How to shift focus during the pandemic to encourage resilience and emotional well being

How to shift focus during the pandemic to encourage resilience and emotional well being

October 22, 2020

How to shift focus during the pandemic to encourage resilience and emotional well being

Our job as parents isn’t to provide certainty in a time of uncertainty. Our job is to help kids tolerate the uncertainty, to teach resilience, problem solving, creativity, and working together to create a peaceful harmonious environment.


The trauma or challenge during the pandemic continues to demand extraordinary flexibility, frustration tolerance, and problem-solving skills from us all—much more than we have been accustomed to in our daily lives. Ironically, however, those very skills we need the most right now start to disappear on us under chronically stressful situations like this. 


Our children can learn from us if we guide them to understand that there are times that are more challenging than others and we can “ride the wave” and look forward to calmer times. It is important to increase communication during these times and get some understanding about how they are managing their thoughts and feelings.


We want to teach them how to tolerate “not knowing.” You should give them time and space to explain how they’re feeling and why. Validate those feelings by saying things like, ‘I have similar concerns and frustrations. Let’s brainstorm ideas on how we can make things better.’ Instead of just giving answers, you want to have a conversation and validate their feelings, allow them time to process them.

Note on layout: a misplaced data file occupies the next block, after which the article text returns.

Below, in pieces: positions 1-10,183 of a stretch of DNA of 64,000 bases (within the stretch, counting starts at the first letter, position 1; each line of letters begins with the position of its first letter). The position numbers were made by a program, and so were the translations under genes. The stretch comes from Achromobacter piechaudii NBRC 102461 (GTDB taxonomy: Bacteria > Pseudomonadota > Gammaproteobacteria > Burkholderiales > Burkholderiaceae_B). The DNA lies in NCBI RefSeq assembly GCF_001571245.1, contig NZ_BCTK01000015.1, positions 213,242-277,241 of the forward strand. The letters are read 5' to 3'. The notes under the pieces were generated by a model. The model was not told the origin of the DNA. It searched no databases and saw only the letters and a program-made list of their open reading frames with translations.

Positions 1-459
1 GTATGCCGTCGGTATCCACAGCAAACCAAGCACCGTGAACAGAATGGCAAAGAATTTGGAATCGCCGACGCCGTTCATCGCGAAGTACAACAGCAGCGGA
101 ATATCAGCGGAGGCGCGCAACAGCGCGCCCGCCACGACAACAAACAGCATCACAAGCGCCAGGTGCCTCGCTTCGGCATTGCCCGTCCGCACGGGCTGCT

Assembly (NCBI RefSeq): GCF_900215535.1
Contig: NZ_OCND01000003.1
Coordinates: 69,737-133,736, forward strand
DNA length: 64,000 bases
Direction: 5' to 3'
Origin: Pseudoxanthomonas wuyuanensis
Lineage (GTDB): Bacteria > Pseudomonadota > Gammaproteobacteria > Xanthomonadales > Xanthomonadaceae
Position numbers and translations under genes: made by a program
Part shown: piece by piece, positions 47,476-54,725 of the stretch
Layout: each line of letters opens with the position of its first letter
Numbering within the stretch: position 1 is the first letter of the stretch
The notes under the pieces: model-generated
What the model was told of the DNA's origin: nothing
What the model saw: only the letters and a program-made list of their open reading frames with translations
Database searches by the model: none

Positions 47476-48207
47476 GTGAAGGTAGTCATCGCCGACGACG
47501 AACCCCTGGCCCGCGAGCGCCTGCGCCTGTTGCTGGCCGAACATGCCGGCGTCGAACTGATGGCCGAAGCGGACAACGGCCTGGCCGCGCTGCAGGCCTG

Getting kids, regardless of age, involved in problem-solving makes them feel empowered and like they’re part of the solution. If you ask vague questions, you’ll get vague answers, including the dreaded “I’m fine” (the quintessential conversational dead end). Instead,  lead with curiosity and ask open-ended yet specific questions:

    •    What did you learn about today?

    •    What is something interesting or funny you heard about today?

    •    What was the most fun thing you did today?

    •    What are you most looking forward to tomorrow?

    •    What was the toughest part of your day today?


I do not recommend this discussion at bedtime - which is more a time to wind down for the day. Anxious kids have more worries at night. Don’t lead them down the path of more worry. Find a time, a neutral time, when there hasn’t been a big argument. Look for a calm moment - maybe laid-back discussions either during dinner, or while taking a family walk.


We want to help kids stay in the moment. It’s so easy to get wrapped up in the unknown. All we know is what’s happening to us right now. Point out the positive changes - more time together, learning to connect through technology, perhaps finding different interests to concentrate on, cooking, gardening etc… A gratitude practice for those things we take for granted like our health, family and friends and each other.


Parents, children, and teachers are under an enormous amount of stress right now. Not only are we coping with distance learning and all the new challenges that it brings, but we are also dealing with uncertainties of the future. When humans feel threatened or vulnerable, it becomes impossible to perform at our highest ability due to our body's stress response. So give yourself and your children some slack and compassion. We are all struggling. Give yourself credit for what you have already managed and continue to do. Resilience is a lifelong skill.